HOME >> BIOLOGY >> NEWS
Bacteria control how infectious they become, study finds

COLUMBUS, Ohio The results of a new study suggest that bacteria that cause diseases like bubonic plague and serious gastric illness can turn the genes that make them infectious on or off.

Knowing how disease-causing bacteria, like Yersinia pestis and E. coli, do this may one day help scientists create drugs that control the expression of these genes, thereby making the bacteria harmless, said Vladimir Svetlov, a study co-author and a research associate in microbiology at Ohio State University. The findings appear in the April 13 issue of the journal Molecular Cell.

Gene expression the process of turning on, or activating, genes is controlled by proteins called transcription factors. Every type of bacteria known to humankind contains the transcription factor NusG, which controls nearly all of a bacterium's gene expression. Without it, a microorganism will die.

We think that NusG regulates nearly every gene in every form of bacteria, said Irina Artsimovitch, the study's lead author and an associate professor of microbiology at Ohio State . Say a bacterium has 3,000 genes NusG would regulate 2,900 of them.

But somewhere along the evolutionary path, NusG was copied and physically changed. The result was a specialized transcription factor called RfaH. Unlike NusG, RfaH controls only a small portion of gene expression. But it happens to turn on those genes that give bacteria like E. coli and Y. pestis their ability to infect.

The researchers say that this study likely marks the first successful attempt by a laboratory to determine the structure of RfaH.

They used special X-ray techniques to study and describe RfaH proteins that they had extracted from E. coli. They found that while about two-thirds of RfaH's structure closely resembles the structure of NusG, the remaining one-third looked dramatically different. It's this latter third that appears to be the portion of the protein responsible for controllin
'"/>

Contact: Vladimir Svetlov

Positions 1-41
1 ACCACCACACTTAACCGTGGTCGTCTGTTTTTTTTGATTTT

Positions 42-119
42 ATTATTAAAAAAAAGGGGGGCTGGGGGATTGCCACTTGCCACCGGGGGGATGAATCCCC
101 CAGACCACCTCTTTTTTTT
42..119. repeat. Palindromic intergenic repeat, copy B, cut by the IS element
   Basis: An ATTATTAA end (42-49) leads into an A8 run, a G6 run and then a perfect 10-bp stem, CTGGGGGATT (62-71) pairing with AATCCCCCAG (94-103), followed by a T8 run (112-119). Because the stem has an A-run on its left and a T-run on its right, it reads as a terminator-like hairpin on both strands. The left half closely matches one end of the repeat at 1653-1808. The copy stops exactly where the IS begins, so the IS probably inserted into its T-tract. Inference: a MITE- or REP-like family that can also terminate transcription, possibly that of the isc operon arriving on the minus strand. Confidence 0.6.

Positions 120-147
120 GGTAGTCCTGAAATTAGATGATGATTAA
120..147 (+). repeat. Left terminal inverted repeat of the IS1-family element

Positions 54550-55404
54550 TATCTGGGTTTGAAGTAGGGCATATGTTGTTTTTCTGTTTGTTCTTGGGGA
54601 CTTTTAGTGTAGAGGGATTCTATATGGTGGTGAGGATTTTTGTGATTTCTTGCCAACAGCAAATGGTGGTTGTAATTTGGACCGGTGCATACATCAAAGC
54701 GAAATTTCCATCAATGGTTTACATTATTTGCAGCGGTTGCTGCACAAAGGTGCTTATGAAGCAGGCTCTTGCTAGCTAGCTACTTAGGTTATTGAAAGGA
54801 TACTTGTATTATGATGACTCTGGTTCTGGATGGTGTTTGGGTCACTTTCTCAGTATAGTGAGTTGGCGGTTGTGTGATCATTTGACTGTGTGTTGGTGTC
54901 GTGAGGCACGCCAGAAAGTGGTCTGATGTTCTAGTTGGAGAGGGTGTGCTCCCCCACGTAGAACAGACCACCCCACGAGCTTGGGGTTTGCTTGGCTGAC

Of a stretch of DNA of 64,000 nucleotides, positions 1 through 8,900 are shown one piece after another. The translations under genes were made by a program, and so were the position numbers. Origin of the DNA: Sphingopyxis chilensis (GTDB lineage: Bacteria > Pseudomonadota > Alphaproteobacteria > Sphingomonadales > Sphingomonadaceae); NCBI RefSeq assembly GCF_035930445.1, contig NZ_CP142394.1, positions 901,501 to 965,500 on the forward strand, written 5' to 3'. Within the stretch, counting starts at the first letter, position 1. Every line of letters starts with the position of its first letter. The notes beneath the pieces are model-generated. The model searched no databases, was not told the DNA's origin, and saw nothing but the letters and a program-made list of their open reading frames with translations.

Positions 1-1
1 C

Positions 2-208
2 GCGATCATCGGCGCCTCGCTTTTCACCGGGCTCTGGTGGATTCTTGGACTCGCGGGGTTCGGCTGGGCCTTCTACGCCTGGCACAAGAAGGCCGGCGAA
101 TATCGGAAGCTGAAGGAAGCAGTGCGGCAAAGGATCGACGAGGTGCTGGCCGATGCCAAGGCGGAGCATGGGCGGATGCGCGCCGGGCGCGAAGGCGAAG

Svetlov.1@osu.edu
614-688-3561
Ohio State University
12-Apr-2007


Page: 1 2 3

Related biology news :

1. Bacteria may not hasten death
2. A friendly foe -- Bacteria residing in the gut boost immune response to tumors
3. Bacteria ferry nanoparticles into cells for early diagnosis, treatment
4. Bacteria show promise in fending off global amphibian killer
5. Better together: Bacterial endosymbionts are essential for the reproduction of a fungus
6. Bacterial response to oxidation studied as toxin barometer
7. Bacteria from patients dental plaque causes ventilator-associated pneumonia
8. Bacterial walls come tumbling down
9. Bacteria could steady buildings against earthquakes
10. Bacteria research offers hope for new vaccine against meningococci
11. Bacteria in small sea life yield new way to make potential cancer drugs

Post Your Comments:
*Name:
*Comment:
*Email:


(Date:7/4/2020)... ... July 03, 2020 , ... Aesthetics ... recognition and multiple awards for not only the products and treatments developed, but ... and Vivace® Microneedle RF. All the brands built by ABM have received several ...
(Date:6/28/2020)... ... June 25, 2020 , ... Genedata, ... that it has entered into a multi-year contract with Merus N.V., a ... translational and clinical research strategy to discover and develop ground-breaking drugs. The ...
(Date:6/23/2020)... ... ... The field of quantitation of large molecules or proteins has been around for a ... of mass spectrometry in this field has gained a lot of momentum in the ... approach to use (LBA or MS)?” In many cases, either technology can answer ...
Breaking Biology News(10 mins):
(Date:8/12/2020)... ... August 11, 2020 , ... Modality ... for free its new white paper – Simulated Transport Methodologies. Regulatory expectations ... biologics licensing application (BLA). In response, Modality Solutions shares an explanation of ...
(Date:8/3/2020)... ... August 03, 2020 , ... ERT, ... President and CEO has been named one of the 100 most inspiring individuals ... PharmaVoice 100 honorees are selected based on how they have inspired their colleagues ...
(Date:7/31/2020)... ... July 29, 2020 , ... G-CON ... of its new tagline, “BUILDING FOR LIFE.” The adoption of this taglines comes ... globe, requiring fast track capacity to provide patients with urgently needed vaccines and ...
(Date:7/31/2020)... and SOMERSET, N.J (PRWEB) , ... July 29, ... ... genome editing company, and Catalent, the leading global provider of advanced delivery technologies, ... health products, today announced that they have entered into a strategic partnership whereby ...
Breaking Biology Technology:
Cached News: